City Manager: Efforts by Community Are Helping to Flatten Curve

flattening the curve

Coral Springs City Commission and members of Broward Health hold a Zoom meeting on April 15

By: Jen Russon

In a city commission meeting that blended medical counsel into its agenda, City Manager Frank Babinec and members of Broward Health Coral Springs provided updates and statistics regarding public health during the pandemic.

In an overview of measures taken to flatten the curve on COVID-19, Frank Babinec commended the community, his staff, colleagues, and healthcare workers for making a difference in the numbers of infected residents.

“I would say the cases in Florida and our area were really predicted to do something different than what they’re doing. Although the numbers are high and continue to go up slightly, it could have been a lot worse.”

He added that since the beginning of April, statewide coronavirus cases hovered around 1,200-1,300 per day; however, over the last week, that number has been scaled down to between 1,000-1,000 new cases daily.

Babinec said that in the last three days, there were between 500-600 Floridians per day determined by their doctors to have COVID-19. While expanded testing is predicted to make those figures rise, Babinec indicated that, overall, the numbers were encouraging and that social distancing, hand washing, and facial masks and covering are helping to flatten the curve.

Jared Smith, CEO of Broward Health concurred with the city manager, saying that the healthcare system in Coral Springs is prepared to meet this crisis. Models Broward Health has looked at for new COVID-19 cases are under the number of ICU beds, PPE, and ventilators they have on hand.

Smith shared the good news that testing at Broward Health Coral Springs can provide test results for COVID-19 in as little as 15 minutes.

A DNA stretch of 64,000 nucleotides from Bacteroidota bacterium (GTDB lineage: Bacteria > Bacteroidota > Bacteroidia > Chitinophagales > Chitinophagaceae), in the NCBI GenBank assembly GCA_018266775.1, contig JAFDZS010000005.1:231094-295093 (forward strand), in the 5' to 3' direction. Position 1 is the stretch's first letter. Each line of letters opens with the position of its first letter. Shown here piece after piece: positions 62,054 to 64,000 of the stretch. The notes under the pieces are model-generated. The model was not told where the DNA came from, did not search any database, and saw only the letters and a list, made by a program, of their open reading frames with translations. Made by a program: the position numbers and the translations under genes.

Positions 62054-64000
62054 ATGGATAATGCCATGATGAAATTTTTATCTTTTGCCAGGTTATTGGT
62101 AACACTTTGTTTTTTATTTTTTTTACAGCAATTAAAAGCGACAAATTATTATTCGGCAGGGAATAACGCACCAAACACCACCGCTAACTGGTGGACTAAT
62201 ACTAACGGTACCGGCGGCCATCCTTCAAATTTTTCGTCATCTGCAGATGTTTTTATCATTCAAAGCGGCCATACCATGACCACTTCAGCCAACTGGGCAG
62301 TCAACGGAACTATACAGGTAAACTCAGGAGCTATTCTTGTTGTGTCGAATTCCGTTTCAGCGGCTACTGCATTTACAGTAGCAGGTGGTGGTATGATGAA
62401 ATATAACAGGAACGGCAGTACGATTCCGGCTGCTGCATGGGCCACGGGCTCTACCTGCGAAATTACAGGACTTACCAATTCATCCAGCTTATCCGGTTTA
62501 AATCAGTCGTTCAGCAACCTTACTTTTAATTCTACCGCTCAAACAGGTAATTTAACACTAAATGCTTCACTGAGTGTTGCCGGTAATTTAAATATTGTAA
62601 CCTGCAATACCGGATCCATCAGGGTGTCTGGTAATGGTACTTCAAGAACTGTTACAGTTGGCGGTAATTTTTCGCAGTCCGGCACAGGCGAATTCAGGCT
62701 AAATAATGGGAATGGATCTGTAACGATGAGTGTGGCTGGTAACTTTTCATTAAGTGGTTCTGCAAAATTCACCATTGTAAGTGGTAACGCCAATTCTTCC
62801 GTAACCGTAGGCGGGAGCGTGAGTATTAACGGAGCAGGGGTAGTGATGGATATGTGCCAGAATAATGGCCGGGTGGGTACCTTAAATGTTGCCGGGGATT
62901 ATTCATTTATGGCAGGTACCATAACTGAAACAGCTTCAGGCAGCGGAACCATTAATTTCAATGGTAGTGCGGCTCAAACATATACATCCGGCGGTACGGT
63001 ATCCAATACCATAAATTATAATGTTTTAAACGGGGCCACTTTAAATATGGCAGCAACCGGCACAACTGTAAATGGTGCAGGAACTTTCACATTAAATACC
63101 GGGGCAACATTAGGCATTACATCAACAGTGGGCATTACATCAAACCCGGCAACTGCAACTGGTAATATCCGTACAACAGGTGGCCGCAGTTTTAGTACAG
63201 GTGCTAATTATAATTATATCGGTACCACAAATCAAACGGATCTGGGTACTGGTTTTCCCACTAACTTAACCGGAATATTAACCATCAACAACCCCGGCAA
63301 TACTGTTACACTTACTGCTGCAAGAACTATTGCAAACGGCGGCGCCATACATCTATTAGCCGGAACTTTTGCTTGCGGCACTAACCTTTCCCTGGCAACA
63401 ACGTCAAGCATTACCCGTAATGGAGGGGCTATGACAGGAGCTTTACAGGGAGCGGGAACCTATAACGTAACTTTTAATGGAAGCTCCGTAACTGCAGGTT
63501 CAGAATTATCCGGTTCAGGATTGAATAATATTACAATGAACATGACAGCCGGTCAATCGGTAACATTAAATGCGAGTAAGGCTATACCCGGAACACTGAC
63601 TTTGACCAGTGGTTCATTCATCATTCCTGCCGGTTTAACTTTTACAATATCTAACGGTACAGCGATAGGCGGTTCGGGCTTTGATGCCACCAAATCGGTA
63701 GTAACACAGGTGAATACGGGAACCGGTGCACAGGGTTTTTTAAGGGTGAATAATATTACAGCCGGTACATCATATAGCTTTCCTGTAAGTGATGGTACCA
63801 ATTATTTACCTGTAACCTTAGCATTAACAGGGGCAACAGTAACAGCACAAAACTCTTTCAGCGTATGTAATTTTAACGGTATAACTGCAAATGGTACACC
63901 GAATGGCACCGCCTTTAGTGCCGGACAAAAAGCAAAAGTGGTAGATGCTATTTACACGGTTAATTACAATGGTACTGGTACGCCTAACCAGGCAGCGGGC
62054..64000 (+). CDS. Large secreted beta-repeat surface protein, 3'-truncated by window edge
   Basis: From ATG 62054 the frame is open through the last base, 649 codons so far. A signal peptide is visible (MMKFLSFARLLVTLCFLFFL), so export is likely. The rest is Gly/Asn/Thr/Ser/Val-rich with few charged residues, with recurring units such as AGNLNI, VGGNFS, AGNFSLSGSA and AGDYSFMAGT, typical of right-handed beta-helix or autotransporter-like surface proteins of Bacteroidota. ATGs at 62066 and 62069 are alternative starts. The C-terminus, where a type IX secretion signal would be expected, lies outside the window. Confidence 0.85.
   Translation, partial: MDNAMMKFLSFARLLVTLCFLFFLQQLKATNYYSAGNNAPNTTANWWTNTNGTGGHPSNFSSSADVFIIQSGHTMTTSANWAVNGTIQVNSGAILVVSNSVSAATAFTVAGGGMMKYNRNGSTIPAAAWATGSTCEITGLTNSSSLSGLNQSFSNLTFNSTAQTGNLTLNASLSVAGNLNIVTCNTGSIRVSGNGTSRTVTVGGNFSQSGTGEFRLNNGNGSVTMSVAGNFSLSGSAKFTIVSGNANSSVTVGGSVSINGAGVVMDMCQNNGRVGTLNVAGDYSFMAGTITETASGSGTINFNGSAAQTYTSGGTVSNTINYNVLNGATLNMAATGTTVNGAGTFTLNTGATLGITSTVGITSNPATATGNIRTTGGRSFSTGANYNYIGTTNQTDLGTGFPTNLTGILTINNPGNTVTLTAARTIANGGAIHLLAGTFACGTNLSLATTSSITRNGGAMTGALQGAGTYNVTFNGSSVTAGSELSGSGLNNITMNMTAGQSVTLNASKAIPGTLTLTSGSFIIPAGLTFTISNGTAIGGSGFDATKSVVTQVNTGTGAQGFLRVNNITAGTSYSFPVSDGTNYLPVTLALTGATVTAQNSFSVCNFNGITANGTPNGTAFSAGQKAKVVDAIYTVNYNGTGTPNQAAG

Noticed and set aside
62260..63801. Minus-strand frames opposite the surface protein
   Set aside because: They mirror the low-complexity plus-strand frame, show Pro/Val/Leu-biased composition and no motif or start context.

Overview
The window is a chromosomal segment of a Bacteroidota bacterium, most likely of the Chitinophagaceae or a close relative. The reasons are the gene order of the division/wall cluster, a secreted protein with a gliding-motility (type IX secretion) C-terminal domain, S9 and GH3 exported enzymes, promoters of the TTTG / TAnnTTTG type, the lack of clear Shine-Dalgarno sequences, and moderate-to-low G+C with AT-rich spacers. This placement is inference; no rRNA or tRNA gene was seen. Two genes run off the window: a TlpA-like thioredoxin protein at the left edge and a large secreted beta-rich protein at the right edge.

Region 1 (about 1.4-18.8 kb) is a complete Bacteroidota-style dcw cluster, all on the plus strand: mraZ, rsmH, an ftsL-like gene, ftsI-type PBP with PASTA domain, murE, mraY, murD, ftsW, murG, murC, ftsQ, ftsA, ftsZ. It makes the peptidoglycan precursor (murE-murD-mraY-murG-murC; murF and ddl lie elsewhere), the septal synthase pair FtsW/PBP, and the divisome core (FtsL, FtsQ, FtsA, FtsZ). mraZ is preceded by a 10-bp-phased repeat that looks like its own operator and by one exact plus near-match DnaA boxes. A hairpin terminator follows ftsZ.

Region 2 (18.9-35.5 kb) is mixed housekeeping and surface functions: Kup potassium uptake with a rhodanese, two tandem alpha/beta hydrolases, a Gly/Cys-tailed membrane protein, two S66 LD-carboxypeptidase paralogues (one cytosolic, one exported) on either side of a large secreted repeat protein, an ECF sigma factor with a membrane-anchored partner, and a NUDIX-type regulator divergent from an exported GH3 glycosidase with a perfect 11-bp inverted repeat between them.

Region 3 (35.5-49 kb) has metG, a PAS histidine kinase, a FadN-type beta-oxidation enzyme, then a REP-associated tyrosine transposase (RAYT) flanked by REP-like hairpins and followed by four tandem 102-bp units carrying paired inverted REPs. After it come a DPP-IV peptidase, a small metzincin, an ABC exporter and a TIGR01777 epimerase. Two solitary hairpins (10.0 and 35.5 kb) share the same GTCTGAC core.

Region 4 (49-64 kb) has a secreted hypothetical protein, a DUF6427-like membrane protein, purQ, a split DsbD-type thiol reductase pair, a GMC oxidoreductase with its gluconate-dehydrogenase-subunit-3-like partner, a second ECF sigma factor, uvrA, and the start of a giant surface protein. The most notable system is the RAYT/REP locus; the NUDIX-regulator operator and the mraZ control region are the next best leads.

Smith’s three colleagues, Broward Health physicians, doctors Pepe, Antevy, and Lai, each said that although the numbers are looking good, residents must continue the city’s collaborative effort to continue social distancing until the curve flattens to zero.

Antevy said plasma donations could help people beat Coronavirus, and encouraged residents to donate both blood and plasma in the coming weeks. Red Cross is one of several health organizations that purport one plasma donation that can be used to help three COVID-19 patients.

On the city mandate that all residents must wear masks in a social setting where maintaining a safe distance from others is not possible, Babinec said masks are still required in Coral Springs.

The commission meeting made clear that Big Box stores are authorized to continue receiving shipments of goods at any time that works for them, as well-stocked stores make it easier for everyone to follow social distancing rules.

So far as being able to let up on social distancing, the commission meeting said the worst is yet to come.

Data from the Institute for Health Metrics and Evaluation at the University of Washington School of Medicine has predicted the week of May 3 as the deadliest peak in COVID-19 cases.

“We’ve blunted the curve, slowed the progression, and protected the hospital system, but our peak is still not there yet, and when we ride that peak down, we still need to be very careful when we’re out in public,” Dr. Pepe said.

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